Appletons' Cyclopædia of American Biography/Lowther, George
|←Lowry, Robert||Appletons' Cyclopædia of American Biography
|Edition of 1900. See also George Lowther (pirate) on Wikipedia, and our Appletons' Cyclopædia of American Biography disclaimer.|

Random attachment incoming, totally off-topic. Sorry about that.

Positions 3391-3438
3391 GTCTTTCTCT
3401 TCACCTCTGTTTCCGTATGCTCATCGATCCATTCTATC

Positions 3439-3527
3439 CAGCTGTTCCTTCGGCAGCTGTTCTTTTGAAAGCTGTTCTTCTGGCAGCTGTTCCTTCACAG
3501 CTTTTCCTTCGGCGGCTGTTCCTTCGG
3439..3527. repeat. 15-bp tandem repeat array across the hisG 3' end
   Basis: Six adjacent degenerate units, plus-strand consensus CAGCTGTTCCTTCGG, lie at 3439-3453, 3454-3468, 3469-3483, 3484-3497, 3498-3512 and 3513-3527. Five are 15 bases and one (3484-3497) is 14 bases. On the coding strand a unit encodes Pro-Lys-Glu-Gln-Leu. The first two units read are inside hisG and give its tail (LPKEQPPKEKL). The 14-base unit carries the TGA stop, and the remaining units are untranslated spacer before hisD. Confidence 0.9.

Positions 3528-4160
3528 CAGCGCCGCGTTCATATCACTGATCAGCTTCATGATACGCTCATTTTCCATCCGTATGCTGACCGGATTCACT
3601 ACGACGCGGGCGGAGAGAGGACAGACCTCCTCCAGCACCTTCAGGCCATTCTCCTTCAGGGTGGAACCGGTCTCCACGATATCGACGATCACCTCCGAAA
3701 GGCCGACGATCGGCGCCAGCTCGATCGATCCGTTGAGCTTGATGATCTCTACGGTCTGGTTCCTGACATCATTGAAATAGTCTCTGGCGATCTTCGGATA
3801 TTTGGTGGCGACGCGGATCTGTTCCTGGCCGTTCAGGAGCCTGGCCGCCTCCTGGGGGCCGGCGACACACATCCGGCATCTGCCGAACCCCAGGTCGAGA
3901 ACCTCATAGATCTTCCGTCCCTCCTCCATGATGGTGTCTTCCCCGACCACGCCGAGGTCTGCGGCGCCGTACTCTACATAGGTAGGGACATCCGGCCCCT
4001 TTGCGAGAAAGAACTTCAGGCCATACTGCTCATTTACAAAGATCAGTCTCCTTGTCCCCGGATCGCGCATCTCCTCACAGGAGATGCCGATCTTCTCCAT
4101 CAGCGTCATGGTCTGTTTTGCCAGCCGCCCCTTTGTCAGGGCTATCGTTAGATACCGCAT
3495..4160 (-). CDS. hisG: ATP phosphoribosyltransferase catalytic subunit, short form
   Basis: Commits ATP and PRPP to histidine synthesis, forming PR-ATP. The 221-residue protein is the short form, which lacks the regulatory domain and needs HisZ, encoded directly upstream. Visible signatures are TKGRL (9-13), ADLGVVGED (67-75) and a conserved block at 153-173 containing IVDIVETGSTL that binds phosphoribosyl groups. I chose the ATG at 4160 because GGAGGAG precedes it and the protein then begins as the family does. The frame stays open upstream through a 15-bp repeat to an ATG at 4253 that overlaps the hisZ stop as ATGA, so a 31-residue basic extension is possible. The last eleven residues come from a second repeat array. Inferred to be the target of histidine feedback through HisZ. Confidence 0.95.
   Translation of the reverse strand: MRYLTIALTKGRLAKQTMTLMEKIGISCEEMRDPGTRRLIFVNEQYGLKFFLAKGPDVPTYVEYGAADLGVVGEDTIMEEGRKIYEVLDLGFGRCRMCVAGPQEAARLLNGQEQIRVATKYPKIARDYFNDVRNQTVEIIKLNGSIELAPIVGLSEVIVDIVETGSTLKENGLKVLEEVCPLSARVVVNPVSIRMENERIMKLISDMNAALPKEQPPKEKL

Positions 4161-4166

LOWTHER, George, English buccaneer, b. in England; d. on Blanco island, off the coast of Venezuela, in 1722. He was an officer on one of the ships belonging to the Royal company of Africa, and in 1721, while stationed at the mouth of the Gambia, seized the vessel with the aid of Capt. Massey, an officer of infantry. Lowther harangued his followers, showing them that it would be madness to return to England, and that it was better to seek their fortunes on the high seas than expose themselves to certain death. The crew applauded, and a covenant was signed by them with their leader and sworn to on the Bible. They sailed for the Antilles, where they made several captures. A quarrel then took place between Lowther and Massey, who wished to attack the French colonies, and the latter was allowed to take charge of a captured sloop, with ten men. He sailed for Jamaica, where the governor treated him kindly and gave him money to go to London. He confessed his misdeeds to the African company, and was tried and executed in July, 1723. Meanwhile Lowther seized many ships, but afterward, when he had put into Porto Mayo to rest and refit, was attacked by the inhabitants, and forced to retreat with loss. After this Lowther was for some time very successful, but afterward he attacked a vessel that beat him off and pursued him, and he was forced to run his vessel aground in order to escape by land with his crew. He lost so many men in this action that he was obliged to retire to a small island, where he passed the winter of 1722. On the return of spring he sailed for Newfoundland. The pirates stopped on the way at Blanco island, off the coast of Venezuela, where Capt. Walter Moore, who commanded a vessel belonging to the South sea company, attacked them and took many prisoners, but Lowther and some others escaped to land. Moore sailed to Cumana, and afterward to St. Kitt's, with his prissoners, most of whom were hanged. The Spanish governor of Cumana sent a detachment of soldiers to Blanco island, where Lowther was discovered dead, having probably committed suicide.